This Thursday, the Alabama Secretary of State is expected to certify the results of the Dec. 12 special election, paving the way next week for Doug Jones to be sworn into the U.S. Senate.
No, not that Doug Jones. But I certainly can’t blame you for thinking that. I did – and I was hardly alone.
I generally try not to reveal my age to others in any facet of my life, but in composing the following, I had to tip my hand a bit.
This week marks 28 years (!) since the Cleveland Indians dealt fan favorite Joe Carter to the San Diego Padres for two prospects and a bit of a veteran journeyman. It would be the start of great things for the Indians organization – something seldom experienced when a perennial basement-dwelling team trades away its most productive player – but it reshaped my understanding of the game of baseball and made a decade of losing worth it during the glory years of the ’90’s.
With the election this past week of Ken Griffey Jr. and Mike Piazza to the Hall of Fame, it is an opportune time to ask the question – who should the Cleveland Indians consider honoring at Progressive Field?
Seven former Indians players have been previously honored, either in number or statue or both. Four have had their uniform number retired – Earl Averill, Lou Boudreau, Mel Harder and Bob Lemon. Jim Thome has a statue in his honor, and both Bob Feller and Larry Doby have been memorialized with both a statue and their number retired. What is significant is that of these seven stars of Cleveland Indians history, only Thome played in a single game after the 1958 season. Therefore it is time to consider some players of the more recent eras to be honored at Progressive Field.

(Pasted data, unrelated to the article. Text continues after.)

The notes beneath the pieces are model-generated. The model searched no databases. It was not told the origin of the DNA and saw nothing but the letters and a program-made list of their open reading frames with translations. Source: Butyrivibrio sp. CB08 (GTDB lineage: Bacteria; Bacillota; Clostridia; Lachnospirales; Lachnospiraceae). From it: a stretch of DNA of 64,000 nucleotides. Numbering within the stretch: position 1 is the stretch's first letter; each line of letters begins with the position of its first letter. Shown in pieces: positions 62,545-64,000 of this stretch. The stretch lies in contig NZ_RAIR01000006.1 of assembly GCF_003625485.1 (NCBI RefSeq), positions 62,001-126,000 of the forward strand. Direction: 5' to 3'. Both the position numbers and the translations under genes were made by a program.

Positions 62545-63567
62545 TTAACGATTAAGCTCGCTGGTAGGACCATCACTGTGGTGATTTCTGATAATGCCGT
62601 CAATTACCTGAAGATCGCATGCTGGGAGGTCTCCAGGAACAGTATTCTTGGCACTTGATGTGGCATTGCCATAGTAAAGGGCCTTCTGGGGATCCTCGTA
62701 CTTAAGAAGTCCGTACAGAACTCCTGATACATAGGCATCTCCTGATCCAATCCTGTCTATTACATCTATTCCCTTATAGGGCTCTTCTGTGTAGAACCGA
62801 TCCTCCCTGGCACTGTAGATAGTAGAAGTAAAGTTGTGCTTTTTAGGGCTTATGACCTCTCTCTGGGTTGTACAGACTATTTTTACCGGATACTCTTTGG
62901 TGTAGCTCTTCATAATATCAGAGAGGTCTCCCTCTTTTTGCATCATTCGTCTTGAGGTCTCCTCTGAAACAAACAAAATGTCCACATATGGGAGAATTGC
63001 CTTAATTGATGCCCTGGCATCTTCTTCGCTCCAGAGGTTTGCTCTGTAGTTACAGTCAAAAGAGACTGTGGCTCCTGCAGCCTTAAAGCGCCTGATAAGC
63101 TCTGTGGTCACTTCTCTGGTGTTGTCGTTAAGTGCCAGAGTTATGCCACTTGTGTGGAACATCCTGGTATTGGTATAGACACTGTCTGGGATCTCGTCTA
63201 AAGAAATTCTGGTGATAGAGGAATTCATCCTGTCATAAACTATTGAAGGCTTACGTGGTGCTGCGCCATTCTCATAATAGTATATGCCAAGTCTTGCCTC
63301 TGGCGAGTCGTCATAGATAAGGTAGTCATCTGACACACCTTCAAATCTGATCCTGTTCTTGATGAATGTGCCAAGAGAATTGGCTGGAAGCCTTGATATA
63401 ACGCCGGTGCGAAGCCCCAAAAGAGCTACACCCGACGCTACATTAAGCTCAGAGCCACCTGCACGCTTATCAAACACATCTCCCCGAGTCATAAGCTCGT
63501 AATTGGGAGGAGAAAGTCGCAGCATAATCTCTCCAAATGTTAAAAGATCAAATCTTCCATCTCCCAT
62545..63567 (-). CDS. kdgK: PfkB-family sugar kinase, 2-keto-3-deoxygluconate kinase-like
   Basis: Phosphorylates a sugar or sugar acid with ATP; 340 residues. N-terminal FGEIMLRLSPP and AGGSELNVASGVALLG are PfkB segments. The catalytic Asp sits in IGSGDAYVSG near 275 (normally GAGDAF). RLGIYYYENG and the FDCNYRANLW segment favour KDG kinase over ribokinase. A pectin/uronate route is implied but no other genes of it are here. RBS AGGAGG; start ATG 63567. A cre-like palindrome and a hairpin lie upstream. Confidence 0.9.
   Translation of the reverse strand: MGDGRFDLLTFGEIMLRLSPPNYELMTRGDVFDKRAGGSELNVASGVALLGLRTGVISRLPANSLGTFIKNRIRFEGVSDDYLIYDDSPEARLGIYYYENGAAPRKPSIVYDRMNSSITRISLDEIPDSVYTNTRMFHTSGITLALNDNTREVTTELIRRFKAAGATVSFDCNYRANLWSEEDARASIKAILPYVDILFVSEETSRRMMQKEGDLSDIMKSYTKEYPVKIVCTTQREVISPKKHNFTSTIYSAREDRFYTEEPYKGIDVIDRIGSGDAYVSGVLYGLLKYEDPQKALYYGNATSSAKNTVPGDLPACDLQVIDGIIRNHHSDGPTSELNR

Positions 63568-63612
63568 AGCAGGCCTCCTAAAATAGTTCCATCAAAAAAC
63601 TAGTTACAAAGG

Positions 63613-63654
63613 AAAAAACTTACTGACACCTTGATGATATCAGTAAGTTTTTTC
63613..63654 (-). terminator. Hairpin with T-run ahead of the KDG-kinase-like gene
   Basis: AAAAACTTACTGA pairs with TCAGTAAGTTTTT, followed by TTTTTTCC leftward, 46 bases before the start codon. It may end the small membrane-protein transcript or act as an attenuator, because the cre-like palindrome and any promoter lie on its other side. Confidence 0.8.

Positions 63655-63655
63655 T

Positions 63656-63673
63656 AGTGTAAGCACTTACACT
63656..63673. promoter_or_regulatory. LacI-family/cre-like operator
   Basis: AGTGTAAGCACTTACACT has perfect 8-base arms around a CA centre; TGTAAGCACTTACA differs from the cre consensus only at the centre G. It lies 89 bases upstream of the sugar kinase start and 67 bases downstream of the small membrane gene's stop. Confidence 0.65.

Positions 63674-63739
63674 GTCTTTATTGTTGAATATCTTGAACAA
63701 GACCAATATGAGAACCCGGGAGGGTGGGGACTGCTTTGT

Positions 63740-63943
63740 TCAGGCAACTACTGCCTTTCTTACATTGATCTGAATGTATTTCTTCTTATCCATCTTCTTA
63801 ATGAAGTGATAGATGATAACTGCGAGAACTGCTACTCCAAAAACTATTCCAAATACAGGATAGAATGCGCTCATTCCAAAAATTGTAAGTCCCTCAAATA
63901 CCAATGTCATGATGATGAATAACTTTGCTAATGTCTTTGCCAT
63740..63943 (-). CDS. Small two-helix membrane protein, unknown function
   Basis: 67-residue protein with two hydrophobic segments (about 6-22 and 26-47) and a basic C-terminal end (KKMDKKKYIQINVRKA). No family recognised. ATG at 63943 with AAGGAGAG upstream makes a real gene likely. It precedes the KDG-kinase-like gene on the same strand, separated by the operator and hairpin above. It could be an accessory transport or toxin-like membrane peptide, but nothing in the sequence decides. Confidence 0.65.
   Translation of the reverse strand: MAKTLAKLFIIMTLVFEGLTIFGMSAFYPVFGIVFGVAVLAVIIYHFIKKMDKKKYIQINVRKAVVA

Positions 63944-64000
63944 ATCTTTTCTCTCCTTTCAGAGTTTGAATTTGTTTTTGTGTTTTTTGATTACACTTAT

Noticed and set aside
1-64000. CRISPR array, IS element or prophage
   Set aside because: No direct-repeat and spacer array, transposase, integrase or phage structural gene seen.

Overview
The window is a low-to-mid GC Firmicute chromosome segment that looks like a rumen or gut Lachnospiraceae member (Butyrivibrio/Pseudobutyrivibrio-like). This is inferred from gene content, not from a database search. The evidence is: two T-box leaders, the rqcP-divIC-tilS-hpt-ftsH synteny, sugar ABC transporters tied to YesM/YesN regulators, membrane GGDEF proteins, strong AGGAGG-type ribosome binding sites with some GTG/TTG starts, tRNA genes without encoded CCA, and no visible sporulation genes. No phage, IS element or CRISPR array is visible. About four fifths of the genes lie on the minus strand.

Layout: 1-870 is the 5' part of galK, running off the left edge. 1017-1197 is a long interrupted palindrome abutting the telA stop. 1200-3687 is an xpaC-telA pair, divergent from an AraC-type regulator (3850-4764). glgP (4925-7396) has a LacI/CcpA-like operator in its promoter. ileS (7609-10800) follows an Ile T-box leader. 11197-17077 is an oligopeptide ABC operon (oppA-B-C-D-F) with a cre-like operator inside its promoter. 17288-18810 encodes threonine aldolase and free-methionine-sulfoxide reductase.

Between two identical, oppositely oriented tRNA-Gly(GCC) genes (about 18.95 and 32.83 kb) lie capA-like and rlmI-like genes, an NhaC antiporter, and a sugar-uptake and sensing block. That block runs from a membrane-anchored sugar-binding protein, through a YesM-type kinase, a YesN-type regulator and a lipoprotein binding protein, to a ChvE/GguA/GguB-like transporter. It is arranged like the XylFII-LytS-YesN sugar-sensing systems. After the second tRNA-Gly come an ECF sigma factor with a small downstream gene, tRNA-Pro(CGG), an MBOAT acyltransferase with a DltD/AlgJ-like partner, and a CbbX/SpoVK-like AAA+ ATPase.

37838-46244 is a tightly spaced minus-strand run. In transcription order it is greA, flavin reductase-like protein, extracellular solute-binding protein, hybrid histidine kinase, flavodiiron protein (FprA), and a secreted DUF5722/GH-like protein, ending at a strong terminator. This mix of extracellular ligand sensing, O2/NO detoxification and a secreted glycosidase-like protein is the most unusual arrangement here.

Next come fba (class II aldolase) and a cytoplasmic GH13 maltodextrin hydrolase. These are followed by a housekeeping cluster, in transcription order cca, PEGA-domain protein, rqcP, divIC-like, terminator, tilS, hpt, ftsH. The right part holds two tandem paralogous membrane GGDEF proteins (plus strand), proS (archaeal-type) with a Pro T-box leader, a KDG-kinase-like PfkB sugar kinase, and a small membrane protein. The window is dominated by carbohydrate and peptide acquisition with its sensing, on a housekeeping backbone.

Sometimes making a change that can be tough to swallow initially can eventually work out for the best. For former Indians reliever Doug Jones, a switch out of the starting rotation ended up turning him into one of the most effective closers that baseball has ever seen.
Jones started his long career as a young starting pitcher in the Milwaukee Brewers organization after being drafted in the third round of the 1978 amateur draft. He worked through multiple seasons in the minor leagues finding only mixed successes and failures. Jones was called up briefly in the 1982 season and only spent only four games with the Brewers before being sent back down to the minors for what turned out to be another four seasons. After becoming a free agent and signing on with the Cleveland Indians in 1985, Jones made a tough career-altering turn by switching from the starting rotation to the back end of the bullpen.
“That change happened in the minor leagues when I came from the Brewers to the Indians,” Jones recalled. “It was basically take whatever role they would give me and make it work somehow.”